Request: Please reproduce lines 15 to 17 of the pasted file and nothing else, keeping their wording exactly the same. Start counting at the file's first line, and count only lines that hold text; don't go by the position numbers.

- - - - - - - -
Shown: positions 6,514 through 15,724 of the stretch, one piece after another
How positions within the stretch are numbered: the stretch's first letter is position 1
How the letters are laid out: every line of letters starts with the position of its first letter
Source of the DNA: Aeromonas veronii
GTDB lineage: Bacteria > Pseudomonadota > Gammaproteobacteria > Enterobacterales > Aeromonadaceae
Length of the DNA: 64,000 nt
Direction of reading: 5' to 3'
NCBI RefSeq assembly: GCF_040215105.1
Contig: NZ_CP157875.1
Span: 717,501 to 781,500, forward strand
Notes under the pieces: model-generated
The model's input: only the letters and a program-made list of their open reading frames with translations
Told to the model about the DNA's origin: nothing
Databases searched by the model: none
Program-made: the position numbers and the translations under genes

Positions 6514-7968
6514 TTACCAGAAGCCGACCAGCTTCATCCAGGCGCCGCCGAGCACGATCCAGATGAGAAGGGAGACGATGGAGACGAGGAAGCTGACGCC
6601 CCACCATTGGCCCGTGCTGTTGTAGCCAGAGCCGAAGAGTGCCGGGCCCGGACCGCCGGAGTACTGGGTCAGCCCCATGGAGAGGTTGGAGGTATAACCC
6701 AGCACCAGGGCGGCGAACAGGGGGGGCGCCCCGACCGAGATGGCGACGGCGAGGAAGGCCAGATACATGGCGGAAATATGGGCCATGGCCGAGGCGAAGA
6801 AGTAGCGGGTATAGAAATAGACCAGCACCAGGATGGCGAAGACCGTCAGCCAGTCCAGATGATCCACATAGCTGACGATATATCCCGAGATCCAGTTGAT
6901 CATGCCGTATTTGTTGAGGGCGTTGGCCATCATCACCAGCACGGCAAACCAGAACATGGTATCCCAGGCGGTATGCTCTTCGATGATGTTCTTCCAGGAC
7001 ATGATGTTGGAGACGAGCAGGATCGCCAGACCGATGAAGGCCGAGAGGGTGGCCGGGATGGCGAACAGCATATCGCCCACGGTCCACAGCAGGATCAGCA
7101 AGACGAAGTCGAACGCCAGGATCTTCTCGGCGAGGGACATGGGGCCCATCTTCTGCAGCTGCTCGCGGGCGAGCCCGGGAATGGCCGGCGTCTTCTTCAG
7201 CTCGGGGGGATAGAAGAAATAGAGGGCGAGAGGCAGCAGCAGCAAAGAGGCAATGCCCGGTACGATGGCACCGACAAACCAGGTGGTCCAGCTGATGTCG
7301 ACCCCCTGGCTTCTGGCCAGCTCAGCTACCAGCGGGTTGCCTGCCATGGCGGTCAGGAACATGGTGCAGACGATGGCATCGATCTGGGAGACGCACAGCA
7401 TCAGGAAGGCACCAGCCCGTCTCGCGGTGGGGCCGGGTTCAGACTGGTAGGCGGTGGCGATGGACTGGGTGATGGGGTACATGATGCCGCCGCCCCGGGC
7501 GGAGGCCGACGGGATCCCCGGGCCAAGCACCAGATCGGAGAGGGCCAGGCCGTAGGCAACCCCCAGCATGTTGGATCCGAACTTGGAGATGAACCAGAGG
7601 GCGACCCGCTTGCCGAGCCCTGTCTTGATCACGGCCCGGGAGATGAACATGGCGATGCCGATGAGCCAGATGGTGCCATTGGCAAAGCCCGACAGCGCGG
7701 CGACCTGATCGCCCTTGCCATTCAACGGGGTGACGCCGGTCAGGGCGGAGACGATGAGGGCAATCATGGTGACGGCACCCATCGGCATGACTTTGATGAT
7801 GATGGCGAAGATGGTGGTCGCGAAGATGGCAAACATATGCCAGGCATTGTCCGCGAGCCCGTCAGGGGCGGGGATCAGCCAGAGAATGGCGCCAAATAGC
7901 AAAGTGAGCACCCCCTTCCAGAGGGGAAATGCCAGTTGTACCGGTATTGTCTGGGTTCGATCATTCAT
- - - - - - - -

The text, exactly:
Program-made: the position numbers and the translations under genes

Positions 6514-7968
6514 TTACCAGAAGCCGACCAGCTTCATCCAGGCGCCGCCGAGCACGATCCAGATGAGAAGGGAGACGATGGAGACGAGGAAGCTGACGCC